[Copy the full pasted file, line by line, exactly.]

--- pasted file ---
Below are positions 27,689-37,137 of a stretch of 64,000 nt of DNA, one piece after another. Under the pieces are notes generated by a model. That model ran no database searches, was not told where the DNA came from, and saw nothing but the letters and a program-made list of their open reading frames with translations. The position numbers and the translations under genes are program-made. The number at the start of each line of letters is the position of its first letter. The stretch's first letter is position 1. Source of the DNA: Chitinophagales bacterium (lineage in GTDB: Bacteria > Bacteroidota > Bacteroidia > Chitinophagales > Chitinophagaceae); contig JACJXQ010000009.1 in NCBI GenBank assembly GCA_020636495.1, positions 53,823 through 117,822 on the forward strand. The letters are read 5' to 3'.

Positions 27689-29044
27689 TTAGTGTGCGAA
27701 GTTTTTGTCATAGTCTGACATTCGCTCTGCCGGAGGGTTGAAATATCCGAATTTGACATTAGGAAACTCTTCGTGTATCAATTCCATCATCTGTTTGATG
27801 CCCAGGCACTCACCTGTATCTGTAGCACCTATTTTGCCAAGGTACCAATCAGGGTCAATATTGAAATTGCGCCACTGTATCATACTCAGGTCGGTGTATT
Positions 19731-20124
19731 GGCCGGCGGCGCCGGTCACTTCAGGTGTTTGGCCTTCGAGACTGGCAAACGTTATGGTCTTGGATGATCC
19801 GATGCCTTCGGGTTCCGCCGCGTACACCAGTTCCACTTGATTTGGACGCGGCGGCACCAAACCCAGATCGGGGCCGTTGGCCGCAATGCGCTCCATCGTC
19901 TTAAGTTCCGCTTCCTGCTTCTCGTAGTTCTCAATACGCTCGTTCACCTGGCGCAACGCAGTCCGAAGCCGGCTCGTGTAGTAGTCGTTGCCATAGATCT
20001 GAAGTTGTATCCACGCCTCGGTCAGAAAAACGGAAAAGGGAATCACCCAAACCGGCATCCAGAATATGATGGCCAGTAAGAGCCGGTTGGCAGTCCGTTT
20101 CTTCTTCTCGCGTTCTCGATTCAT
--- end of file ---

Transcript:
Below are positions 27,689-37,137 of a stretch of 64,000 nt of DNA, one piece after another. Under the pieces are notes generated by a model. That model ran no database searches, was not told where the DNA came from, and saw nothing but the letters and a program-made list of their open reading frames with translations. The position numbers and the translations under genes are program-made. The number at the start of each line of letters is the position of its first letter. The stretch's first letter is position 1. Source of the DNA: Chitinophagales bacterium (lineage in GTDB: Bacteria > Bacteroidota > Bacteroidia > Chitinophagales > Chitinophagaceae); contig JACJXQ010000009.1 in NCBI GenBank assembly GCA_020636495.1, positions 53,823 through 117,822 on the forward strand. The letters are read 5' to 3'.

Positions 27689-29044
27689 TTAGTGTGCGAA
27701 GTTTTTGTCATAGTCTGACATTCGCTCTGCCGGAGGGTTGAAATATCCGAATTTGACATTAGGAAACTCTTCGTGTATCAATTCCATCATCTGTTTGATG
27801 CCCAGGCACTCACCTGTATCTGTAGCACCTATTTTGCCAAGGTACCAATCAGGGTCAATATTGAAATTGCGCCACTGTATCATACTCAGGTCGGTGTATT
Positions 19731-20124
19731 GGCCGGCGGCGCCGGTCACTTCAGGTGTTTGGCCTTCGAGACTGGCAAACGTTATGGTCTTGGATGATCC
19801 GATGCCTTCGGGTTCCGCCGCGTACACCAGTTCCACTTGATTTGGACGCGGCGGCACCAAACCCAGATCGGGGCCGTTGGCCGCAATGCGCTCCATCGTC
19901 TTAAGTTCCGCTTCCTGCTTCTCGTAGTTCTCAATACGCTCGTTCACCTGGCGCAACGCAGTCCGAAGCCGGCTCGTGTAGTAGTCGTTGCCATAGATCT
20001 GAAGTTGTATCCACGCCTCGGTCAGAAAAACGGAAAAGGGAATCACCCAAACCGGCATCCAGAATATGATGGCCAGTAAGAGCCGGTTGGCAGTCCGTTT
20101 CTTCTTCTCGCGTTCTCGATTCAT